Learning face


We’re learning about worms, with an eye to start vermicomposting. Portland has public composting, in which you can put all your food waste into the yard waste bin and have it taken away by the city every week. Since we mived to Milwaukie, we have been putting our food waste in the trash, and it just drives me crazy. The kids are so accustomed to composting at school and from our old house that they look at me like I’m crazy when I tell them to scrape their plates into the trash. I wanted to get back to composting, but frankly was not looking forward to buying a $300 rotating compost bin and knew from experience that we wouldn’t pitchfork a pile. 

My friend got a worm composting system and didn’t keep up with it, and she offered it to me. So now we have a Worm Factory with two trays and I’m trying to learn about what it would take to start using it. 

Of course Amelia wanted to know what I was doing and then spotted a video on the website, which led to another video, and now the kids have been watching worm videos on YouTube for 15 minutes. I’m counting on Amelia to “give me a lesson” (as they say in her Montessori school) on what she’s learned while I was making quesadillas. 🙂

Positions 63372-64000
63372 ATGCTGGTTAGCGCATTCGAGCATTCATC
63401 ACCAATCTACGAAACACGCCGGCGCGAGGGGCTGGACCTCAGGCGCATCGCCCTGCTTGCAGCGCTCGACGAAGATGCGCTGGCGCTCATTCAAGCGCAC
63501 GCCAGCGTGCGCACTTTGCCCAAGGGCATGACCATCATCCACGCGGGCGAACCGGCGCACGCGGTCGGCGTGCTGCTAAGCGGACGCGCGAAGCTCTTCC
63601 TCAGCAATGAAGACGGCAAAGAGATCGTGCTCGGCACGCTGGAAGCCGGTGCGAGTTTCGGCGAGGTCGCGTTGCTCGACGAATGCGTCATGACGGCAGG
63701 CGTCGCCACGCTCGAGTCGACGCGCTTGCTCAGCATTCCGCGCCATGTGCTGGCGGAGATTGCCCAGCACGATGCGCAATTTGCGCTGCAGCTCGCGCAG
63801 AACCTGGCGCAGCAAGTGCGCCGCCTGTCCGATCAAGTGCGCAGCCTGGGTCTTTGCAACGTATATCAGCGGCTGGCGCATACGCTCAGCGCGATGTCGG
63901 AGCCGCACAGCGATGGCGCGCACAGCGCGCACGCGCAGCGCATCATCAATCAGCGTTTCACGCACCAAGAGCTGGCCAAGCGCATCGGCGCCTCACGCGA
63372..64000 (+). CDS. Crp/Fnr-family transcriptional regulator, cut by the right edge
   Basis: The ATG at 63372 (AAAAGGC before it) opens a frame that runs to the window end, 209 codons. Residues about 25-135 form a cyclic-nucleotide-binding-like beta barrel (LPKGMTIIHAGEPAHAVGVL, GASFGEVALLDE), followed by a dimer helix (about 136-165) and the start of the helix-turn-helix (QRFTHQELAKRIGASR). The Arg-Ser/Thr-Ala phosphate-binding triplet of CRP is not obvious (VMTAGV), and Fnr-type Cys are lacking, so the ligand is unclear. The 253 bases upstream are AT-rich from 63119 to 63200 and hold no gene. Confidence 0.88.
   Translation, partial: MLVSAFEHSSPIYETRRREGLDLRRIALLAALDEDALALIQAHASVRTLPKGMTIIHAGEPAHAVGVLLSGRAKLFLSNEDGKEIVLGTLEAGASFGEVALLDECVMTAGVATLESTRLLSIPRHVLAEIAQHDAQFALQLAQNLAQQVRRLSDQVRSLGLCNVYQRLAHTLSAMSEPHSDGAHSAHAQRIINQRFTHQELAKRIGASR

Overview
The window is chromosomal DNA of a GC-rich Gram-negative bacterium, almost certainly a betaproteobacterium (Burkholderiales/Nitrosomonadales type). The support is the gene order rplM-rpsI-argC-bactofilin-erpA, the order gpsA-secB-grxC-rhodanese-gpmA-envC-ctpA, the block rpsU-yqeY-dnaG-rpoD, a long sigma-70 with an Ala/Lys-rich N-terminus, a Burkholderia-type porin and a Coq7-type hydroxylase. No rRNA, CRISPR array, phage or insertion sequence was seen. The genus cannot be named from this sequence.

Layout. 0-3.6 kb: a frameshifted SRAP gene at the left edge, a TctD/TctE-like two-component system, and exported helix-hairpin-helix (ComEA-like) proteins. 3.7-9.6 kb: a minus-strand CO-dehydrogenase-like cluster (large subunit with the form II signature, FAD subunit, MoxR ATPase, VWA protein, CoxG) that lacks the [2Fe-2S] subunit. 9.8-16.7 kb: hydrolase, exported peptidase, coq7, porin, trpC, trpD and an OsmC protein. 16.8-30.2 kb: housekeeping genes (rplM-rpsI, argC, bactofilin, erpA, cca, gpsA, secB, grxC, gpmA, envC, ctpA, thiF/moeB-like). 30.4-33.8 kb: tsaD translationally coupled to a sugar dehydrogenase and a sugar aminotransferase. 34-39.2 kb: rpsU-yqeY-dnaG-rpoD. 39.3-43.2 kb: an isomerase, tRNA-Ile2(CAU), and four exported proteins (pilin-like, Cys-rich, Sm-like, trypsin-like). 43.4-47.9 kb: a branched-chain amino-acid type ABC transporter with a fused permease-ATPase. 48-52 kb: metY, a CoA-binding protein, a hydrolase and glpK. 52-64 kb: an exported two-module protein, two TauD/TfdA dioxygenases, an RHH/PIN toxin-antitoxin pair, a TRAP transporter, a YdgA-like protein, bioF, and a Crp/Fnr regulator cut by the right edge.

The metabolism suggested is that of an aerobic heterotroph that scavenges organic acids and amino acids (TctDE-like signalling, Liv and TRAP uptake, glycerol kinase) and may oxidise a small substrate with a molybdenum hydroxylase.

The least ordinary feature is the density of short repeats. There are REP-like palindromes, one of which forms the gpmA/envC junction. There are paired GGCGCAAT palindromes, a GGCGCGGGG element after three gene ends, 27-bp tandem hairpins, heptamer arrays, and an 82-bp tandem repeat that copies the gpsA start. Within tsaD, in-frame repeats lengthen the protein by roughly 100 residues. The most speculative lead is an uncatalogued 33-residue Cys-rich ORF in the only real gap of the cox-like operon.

1. camikaos says:

    And what did we learn?


    1. Oh we learned so many things about what worms like to eat what things! TL;DR: coffee grounds ftw. 😉

      I also got a book on worm composting via Kindle Unlimited that she asked me to read to her. Now she knows what a hermaphrodite is and all about hermaphroditic reproduction (in worms at least), too. She votes that we buy fewer worms at first so we can breed them, because worms are so cute and because babies. We may just have to do this thing less as a way to reduce our landfill footprint and more as a science experiment for A.

      It takes 6 months to get a full tray of worm castings, I learned today, which seems like FOREVER if you ask me. I’m leaning more toward Team Composter at this point.


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